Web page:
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The Ursa Programming Language

Introduction

What is Ursa?

Ursa is a simple programming language that I've been working on for awhile now. Ursa is heavily influenced by Python and Java, and its syntax is (at times) similar to Lisp, but instead of being list-based, it is "stream-based." Most in-built statements operate on types of data called streams. Streams are are variable-length arrays of data of a certain type.

The basic premise of ursa is to function as a very high-level abstraction layer between streams and "I/O devices." I/O devices are objects that represent locations that can be read and written using data streams; namely, the console, files, and network ports. Ursa greatly simplifies the implementation of programs that transfer data between these devices.

Ursa uses reverse polish notation for math and functions are simply seperated from their arguments by space characters. This makes implentation of Standard Ursa interpreters since this syntax is easier to write a parser for.

For example, consider this ursa program that sends an HTTP request to cygnus/x, then stores the server's response in the file response.txt:

declare port prt
declare file f

prt.connect "cygnus-x.net" 80
out "GET / HTTP/1.0" endl prt
out "Host: localhost endl endl prt

f.create "response.txt"
f.open "response.txt"
out (prt.readall) f

The code above is not only more legible than it would be in many other languages, but the underlying I/O processes are greatly abstracted using the "out" statement and the port.readall function.

Another example is a simple echo server. This code starts a listening port on port 20000, then echoes all lines of data it receives

#
# ---echo-server.u---
#
# basic echo server
# copyright (c) cygnus/x design 2016
#
# you are free to use and redistribute this code as long as the
# copyright notice above is present
#

# declare a string to contain the version of this program
declare string _version
set _version "v0.01"

# declare a serverport and a port to attach new connections to
declare serverport sp
declare port p

# declare a string to contain lines of input
declare string input

# attach the serverport to port 20000
sp.attach 20000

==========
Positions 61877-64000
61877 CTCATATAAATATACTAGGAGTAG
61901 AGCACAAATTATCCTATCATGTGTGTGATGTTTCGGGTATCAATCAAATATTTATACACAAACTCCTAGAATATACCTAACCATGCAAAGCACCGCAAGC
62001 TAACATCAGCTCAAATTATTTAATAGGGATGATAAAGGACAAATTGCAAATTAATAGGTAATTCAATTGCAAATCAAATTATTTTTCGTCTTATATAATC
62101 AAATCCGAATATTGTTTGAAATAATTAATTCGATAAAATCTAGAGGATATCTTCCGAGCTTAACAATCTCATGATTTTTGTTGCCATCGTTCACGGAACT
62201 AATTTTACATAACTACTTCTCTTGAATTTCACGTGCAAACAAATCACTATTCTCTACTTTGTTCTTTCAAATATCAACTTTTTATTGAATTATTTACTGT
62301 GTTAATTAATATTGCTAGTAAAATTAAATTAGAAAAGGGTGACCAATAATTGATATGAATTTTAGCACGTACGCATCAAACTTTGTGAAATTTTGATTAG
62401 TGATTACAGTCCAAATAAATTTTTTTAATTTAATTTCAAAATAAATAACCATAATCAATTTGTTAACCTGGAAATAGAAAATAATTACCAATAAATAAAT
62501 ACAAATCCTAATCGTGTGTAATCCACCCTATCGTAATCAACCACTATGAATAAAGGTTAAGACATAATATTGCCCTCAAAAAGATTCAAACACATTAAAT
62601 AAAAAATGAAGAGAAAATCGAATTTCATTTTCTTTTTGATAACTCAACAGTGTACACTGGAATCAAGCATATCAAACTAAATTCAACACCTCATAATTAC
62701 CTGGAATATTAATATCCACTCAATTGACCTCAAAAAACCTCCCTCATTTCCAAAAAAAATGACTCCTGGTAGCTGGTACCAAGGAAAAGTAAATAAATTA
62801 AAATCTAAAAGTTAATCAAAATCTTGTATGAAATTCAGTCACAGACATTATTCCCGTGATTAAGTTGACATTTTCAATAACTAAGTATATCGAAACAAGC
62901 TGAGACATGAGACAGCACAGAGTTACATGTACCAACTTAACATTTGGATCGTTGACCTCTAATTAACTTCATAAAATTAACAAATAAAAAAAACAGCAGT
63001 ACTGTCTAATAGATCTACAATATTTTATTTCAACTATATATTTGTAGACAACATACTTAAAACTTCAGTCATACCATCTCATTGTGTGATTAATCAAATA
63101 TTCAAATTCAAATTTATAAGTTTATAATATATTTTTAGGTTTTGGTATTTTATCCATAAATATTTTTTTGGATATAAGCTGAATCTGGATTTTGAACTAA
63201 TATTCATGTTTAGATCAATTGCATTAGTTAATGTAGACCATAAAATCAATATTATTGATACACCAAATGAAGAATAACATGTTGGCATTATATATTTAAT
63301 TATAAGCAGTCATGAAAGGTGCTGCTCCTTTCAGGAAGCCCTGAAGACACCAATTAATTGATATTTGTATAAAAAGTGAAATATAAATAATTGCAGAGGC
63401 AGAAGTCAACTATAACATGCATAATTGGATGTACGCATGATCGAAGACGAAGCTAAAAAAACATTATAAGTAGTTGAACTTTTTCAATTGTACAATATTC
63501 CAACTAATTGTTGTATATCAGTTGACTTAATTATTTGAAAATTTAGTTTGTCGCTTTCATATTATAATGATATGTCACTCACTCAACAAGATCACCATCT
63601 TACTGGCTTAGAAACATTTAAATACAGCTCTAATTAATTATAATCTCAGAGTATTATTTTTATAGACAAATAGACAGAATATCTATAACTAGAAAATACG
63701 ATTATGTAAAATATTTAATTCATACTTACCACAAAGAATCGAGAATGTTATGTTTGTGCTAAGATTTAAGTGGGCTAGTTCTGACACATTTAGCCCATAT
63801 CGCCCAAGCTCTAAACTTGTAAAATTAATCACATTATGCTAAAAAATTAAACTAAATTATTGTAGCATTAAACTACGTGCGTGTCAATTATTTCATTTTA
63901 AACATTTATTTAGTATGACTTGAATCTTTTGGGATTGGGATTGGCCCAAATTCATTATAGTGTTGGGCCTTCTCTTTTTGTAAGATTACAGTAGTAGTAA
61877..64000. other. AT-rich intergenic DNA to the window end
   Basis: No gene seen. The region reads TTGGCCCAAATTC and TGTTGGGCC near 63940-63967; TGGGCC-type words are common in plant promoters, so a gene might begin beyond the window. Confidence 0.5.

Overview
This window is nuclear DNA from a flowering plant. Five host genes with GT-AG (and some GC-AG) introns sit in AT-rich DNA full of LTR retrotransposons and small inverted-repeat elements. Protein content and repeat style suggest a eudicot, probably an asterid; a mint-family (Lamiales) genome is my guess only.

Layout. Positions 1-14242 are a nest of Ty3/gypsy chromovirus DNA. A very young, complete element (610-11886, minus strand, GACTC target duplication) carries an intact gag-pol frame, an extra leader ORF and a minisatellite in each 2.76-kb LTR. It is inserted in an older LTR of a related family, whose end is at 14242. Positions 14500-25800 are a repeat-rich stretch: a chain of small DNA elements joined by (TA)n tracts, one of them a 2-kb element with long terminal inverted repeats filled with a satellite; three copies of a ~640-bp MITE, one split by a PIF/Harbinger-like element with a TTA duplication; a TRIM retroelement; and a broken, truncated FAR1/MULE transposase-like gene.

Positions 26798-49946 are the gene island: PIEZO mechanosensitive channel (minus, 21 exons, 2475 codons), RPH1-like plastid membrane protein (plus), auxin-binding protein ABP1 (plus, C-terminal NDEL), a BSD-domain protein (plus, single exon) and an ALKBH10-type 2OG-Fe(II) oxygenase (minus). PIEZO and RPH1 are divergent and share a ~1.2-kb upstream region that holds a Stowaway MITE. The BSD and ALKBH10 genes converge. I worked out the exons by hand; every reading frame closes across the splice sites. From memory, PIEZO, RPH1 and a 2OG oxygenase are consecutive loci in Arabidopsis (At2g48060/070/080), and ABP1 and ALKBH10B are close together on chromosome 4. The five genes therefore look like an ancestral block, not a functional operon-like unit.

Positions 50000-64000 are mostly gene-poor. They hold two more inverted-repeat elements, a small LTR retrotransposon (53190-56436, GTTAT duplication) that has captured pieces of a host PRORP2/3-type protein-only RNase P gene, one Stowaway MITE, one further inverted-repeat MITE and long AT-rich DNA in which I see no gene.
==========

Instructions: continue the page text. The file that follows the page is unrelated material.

# loop indefinitely, getting connections then echoing the data they send
while true
        set p (sp.getconn)
        out "%msg: connection from " (p.addr) endl console
        out "echo server " _version endl endl p
        while true
                set input (in string p)
                out input endl p
                if (and (= input "") (not (p.isopen 1000)))
                        break
                end if
        end while
        p.close
        out "%msg: connection closed" endl console
end while



Download Ursa

Click here to download version 0.78 (release 0) of the Cygnus/X ursa interpreter. It is written in java and contained in a jar file that needs to be started from the command line. You should be able to run the jar by changing to your Downloads directory and running the command:

        java -jar ursa-0.78.jar

Known serious bugs in this release of v0.78:



Download the Ursa Standard Library

Click here to download the Ursa standard library. (version 0.78) You should unzip it in the same directory as your Cygnus/X Ursa .jar file. It currently contains the modules:

These modules can be imported using the import command as long as the lib folder is in the proper location. For example, to import math, use the command:

    import "math"

Draft documentation for this library is available here.



Example Programs

add-server
A simple server program that reads two integers from a port and outputs their sum.

basic-qotd 0.02
A basic qotd server written in ursa that implements the quote of the day protocol. Reads a quote from the file .qotd and outputs it to connections on port 17.

echo-server
A simple server that reads strings from a port and outputs their sum.

football
A simple command-line based football game where you play against the computer. Essentially a clone of the Creative Computing game ftball.bas. It's not perfect, but it demonstrates a lot of the features of ursa.

poetry
A direct port of the old Creative Computing program of the same name.

rush 0.18
Single-user remote ursa shell. Allows a single user to log in to an ursa shell on a remote machine through a raw connection.



Technical Notes

Known issues in the current release of v0.78:

Things to improve going forward:



Language Specification

Click here to view a draft version of the language specification.



Standard Library Specification

Click here to view a draft version of the standard Ursa library specification.



Implementation Breakdown



More coming soon...



Questions? Comments? Click here to drop me a line. I'm open to criticism and happy to help you troubleshoot.